Zoom Rockman is being hailed the "next big thing" by people who don’t normally "do" comics. Maybe because you can’t really not go on to do big things when you've just finished writing and illustrating the 7th edition of your own publication, winning a Spirit Of London Award for achievement in media, known as the community youth oscars. And you've just turned 12.
With a dry wit, The Zoom! is a combination of Rockman’s observations and imagination. Wisely, he chooses to write what he knows, basing his characters on the people around him. Such as his teacher, who was lucky enough to be drawn (albeit as a murderer) in one of his earlier comics. Comics of which are already considered collectors’ items. So impressive is ‘The Zoom!’ that it’s landed him with a mentor in Paul Gravett, a reknowned curator and comic expert. We met with the two at Soho’s legendary Gosh! comic book store.
Zoom Rockman: The first comics I bought were The Beano and The Dandy… actually my brother just got the last Dandy. When I was getting The Beano I only got ones before 2000, I can’t think of anything being before the year 2000. That made me want to draw because I had loads of stories I wanted to do.
Paul Gravett: I grew up on TV21 which was the home of Thunderbirds and Stingray and later on Captain Scarlet and I liked it so much that I started making my own comics, not as good as Zoom’s of course…
Zoom Rockman: You know The Walking Dead? I tried to get the first one because that was free as a download. I was surprised by how short it was because I’ve got the actual book. It’s kind of weird flicking through on the iPad, you don’t see it moving…it just slides to the side.
Paul Gravett: Well we’re just at the point where the Dandy has gone over to a digital version…but there’s still something about comics in print that I think works better than anything I’ve seen because you can really get a sense of the whole thing. Maybe part of the problem with digital media is we’re driven to not spend so much time on it where as with a book or comic you can go back and forwards you can pause on a panel and look more closely, you’re pacing it without thinking 'oh I’m on a computer I’ve got to keep whizzing forward.'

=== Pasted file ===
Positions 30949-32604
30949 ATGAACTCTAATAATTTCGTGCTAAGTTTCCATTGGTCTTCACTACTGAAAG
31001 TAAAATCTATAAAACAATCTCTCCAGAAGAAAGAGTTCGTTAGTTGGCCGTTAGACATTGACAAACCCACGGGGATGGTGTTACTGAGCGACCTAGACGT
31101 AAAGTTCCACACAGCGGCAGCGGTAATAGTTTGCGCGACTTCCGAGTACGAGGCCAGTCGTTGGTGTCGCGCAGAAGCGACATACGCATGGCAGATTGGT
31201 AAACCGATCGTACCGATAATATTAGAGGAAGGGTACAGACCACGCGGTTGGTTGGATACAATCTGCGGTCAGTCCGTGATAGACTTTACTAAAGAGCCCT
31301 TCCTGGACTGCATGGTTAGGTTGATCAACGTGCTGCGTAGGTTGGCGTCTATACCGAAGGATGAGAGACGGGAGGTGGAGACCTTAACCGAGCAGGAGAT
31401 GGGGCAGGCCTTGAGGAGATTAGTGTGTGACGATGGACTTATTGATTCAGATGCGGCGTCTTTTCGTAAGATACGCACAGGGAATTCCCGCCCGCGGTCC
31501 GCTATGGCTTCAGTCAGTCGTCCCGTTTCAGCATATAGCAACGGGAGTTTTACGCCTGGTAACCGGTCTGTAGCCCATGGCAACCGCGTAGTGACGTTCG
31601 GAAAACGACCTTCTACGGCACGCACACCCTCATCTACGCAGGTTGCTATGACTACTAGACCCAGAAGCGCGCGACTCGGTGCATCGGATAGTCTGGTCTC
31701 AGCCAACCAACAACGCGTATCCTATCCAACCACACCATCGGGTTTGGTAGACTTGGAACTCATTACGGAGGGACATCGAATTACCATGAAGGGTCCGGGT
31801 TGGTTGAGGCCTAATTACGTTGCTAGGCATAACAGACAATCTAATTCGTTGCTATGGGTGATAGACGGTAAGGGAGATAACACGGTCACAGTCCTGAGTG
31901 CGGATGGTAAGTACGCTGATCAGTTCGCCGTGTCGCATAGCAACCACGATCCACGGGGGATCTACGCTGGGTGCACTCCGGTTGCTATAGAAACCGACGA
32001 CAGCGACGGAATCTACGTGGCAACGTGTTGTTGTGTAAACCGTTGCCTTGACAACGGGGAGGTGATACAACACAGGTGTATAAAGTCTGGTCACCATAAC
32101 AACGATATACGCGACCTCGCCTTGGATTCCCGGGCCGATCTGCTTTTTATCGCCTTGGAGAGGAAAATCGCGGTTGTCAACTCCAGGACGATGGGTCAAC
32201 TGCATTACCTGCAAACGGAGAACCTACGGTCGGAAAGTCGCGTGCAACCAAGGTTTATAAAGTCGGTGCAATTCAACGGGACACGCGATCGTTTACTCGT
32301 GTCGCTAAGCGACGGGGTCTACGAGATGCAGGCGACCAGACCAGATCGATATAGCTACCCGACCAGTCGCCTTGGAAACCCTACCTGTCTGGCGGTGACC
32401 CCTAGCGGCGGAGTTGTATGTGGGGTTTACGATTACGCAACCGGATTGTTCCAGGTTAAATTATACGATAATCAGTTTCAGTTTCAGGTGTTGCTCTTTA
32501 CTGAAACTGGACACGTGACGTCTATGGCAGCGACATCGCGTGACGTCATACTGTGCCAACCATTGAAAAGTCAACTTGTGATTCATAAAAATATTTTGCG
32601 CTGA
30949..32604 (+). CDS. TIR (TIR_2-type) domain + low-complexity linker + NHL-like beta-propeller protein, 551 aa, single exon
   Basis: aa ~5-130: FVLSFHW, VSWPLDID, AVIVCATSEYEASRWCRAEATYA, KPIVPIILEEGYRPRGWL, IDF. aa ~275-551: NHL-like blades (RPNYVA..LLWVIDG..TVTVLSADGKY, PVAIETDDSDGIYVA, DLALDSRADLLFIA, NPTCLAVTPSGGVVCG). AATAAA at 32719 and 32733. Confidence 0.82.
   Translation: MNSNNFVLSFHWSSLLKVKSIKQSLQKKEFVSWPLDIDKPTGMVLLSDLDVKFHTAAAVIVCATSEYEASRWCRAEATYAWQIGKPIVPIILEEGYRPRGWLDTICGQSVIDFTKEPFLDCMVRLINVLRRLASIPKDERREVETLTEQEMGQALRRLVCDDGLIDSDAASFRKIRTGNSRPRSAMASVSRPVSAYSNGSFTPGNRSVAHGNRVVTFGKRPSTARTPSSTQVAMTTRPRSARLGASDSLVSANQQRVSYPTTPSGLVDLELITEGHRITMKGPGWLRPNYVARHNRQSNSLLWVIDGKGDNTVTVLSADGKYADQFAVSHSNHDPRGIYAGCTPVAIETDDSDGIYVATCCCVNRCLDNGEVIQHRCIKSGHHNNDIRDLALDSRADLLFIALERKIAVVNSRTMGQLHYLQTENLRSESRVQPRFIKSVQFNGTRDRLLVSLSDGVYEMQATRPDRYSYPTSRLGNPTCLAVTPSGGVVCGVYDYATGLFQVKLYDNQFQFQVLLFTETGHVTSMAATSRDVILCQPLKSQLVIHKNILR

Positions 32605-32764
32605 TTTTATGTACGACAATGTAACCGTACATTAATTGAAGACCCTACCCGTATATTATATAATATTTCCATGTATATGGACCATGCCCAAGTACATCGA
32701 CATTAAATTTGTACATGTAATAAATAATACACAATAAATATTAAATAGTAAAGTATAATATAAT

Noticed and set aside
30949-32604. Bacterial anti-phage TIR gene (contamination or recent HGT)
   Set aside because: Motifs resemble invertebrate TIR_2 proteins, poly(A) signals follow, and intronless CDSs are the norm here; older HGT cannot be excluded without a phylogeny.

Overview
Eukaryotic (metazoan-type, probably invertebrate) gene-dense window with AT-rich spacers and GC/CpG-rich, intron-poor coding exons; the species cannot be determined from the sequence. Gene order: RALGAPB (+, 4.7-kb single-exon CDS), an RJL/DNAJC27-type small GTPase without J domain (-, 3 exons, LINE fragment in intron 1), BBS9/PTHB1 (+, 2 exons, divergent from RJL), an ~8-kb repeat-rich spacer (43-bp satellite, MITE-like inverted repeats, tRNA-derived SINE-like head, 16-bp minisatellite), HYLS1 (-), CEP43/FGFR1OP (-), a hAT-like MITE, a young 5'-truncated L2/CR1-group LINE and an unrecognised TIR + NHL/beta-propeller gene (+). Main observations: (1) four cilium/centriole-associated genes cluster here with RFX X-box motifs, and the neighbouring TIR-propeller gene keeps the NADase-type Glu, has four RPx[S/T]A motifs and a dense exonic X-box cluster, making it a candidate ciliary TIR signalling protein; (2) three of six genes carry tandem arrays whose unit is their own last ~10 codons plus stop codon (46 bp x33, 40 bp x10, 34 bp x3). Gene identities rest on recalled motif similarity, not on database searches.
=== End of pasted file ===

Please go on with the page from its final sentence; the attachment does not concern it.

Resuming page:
Zoom Rockman: When I’m older I’d like to be a film director so I’d like it to be a bit more film-y, maybe write sitcoms. I’ve got this new comic called The Awkwards, who are all awkward expect for the son. The dad is Mr Tumbles, the mum is a bodybuilder who’s taken so many steroids she’s got a moustache, and the sister stalks people. There’s also a little brother who has anger management problems. It’s all from real life as it’s based on my area, like kebab shop of horrors, which they don’t know about.
Paul Gravett: I think he’s got a great cast already. This is a really great comic, you could easily say ‘oh it’s a 12 year old doing a comic’ but it’s really good, it’s really funny, and he’s getting better all the time that he does it. Earlier on you used to put about 3,000 panels on a page didn’t you? Now you’ve got a bit more confidence and you know how to pace the story, it’s a big improvement I think. But what I would say is, make some films but what you’ll find is films are incredibly full of compromise, full of challenges and you’ll long to go back to comics where you’re in full control of the whole thing.
Zoom Rockman: I started off scribbling, it’s just practice really. I draw a rough version, maybe just with words and saying where people are and then I do my actual one. If I make a mistake I don’t start over. In my first issue there’s a few spelling mistakes but they were mainly put in there just to make sure everyone knew I’d drawn it.
Paul Gravett: Have something to aim for. If you say you’re gonna sell it somewhere, at a fair of comics event or gig or whatever, give yourself a deadline and that kind of motivates you.
Zoom Rockman: Batman, just cause he hasn’t particularly got any super powers but he’s got machines and stuff, so it’s possible for you to be him. Not saying I’m going to give up drawing to become Batman.
Paul Gravett: I was going say Batman but I think a good one to choose would be The Flash, because I never have enough time to do everything, so to be the fastest man alive and just do no end of stuff would be amazing.
Zoom Rockman: I don’t think I’ll get to an age where I stop storyboarding unless I can’t use my hands.
Paul Gravett: Use your teeth. I do think it’s weird, I don’t know why anyone would lose interest in this subject, because when you look around Gosh! there’s stuff that’s bloody amazing. And you haven’t got to be as obsessive about it as I am…but if you just have an open cultural mind, there is always something that will bring you pleasure through comics.